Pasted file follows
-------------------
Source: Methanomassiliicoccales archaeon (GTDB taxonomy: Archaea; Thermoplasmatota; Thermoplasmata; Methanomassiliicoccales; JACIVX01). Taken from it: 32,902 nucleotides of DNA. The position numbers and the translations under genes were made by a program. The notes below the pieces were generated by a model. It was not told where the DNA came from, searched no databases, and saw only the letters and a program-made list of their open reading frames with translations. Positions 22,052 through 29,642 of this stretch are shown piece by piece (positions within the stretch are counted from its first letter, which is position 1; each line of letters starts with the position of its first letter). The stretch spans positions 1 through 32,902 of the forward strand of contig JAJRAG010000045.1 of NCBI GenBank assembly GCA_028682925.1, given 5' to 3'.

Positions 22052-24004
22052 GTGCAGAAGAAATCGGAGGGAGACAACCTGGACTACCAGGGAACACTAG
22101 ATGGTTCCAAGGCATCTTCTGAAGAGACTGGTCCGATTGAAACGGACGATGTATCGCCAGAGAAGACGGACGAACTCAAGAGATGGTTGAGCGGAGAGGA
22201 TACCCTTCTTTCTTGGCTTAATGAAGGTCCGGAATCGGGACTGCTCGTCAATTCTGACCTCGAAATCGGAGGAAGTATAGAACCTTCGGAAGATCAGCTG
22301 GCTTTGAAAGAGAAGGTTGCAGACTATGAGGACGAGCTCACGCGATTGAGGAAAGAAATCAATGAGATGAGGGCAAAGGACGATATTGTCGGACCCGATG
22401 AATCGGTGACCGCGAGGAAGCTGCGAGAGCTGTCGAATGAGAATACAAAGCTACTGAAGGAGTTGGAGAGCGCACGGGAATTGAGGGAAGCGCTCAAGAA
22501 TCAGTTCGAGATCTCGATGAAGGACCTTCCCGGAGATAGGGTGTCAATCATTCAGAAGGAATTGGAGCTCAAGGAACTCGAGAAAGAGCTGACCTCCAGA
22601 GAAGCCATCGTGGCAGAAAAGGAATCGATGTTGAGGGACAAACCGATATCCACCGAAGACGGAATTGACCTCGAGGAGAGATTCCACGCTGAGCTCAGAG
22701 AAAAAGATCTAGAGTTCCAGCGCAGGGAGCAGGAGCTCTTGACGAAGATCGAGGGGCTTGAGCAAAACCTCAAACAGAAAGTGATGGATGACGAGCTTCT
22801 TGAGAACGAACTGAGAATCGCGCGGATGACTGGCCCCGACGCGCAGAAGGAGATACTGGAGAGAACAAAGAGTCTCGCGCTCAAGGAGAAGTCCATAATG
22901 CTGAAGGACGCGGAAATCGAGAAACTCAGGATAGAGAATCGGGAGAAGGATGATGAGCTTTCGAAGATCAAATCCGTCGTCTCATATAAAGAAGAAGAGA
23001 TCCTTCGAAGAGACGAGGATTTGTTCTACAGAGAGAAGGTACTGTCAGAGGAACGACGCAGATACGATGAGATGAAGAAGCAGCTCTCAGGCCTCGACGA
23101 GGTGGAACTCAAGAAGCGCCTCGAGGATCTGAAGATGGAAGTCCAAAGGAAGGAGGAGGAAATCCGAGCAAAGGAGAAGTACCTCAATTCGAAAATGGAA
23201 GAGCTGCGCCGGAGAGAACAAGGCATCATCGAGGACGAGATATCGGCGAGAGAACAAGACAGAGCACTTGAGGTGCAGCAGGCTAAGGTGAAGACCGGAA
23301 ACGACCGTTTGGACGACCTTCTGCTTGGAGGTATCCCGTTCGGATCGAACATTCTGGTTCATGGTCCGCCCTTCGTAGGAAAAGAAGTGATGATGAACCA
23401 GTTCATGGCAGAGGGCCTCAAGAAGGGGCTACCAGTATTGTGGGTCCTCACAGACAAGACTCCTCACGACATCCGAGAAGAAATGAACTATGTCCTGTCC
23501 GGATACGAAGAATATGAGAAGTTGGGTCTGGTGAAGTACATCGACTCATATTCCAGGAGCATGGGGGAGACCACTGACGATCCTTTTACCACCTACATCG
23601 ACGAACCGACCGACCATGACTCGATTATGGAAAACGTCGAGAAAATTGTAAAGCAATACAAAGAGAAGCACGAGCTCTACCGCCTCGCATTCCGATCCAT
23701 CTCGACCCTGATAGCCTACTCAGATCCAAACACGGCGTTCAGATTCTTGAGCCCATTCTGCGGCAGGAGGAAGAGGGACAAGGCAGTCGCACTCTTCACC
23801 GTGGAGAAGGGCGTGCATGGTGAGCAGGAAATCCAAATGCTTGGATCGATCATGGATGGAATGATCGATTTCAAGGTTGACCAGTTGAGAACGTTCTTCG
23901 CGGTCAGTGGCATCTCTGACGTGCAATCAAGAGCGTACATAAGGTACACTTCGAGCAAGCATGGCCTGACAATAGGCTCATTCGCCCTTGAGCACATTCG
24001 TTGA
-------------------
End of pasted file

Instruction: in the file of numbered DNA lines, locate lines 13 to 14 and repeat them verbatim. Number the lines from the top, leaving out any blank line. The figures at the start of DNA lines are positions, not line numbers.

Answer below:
23001 TCCTTCGAAGAGACGAGGATTTGTTCTACAGAGAGAAGGTACTGTCAGAGGAACGACGCAGATACGATGAGATGAAGAAGCAGCTCTCAGGCCTCGACGA
23101 GGTGGAACTCAAGAAGCGCCTCGAGGATCTGAAGATGGAAGTCCAAAGGAAGGAGGAGGAAATCCGAGCAAAGGAGAAGTACCTCAATTCGAAAATGGAA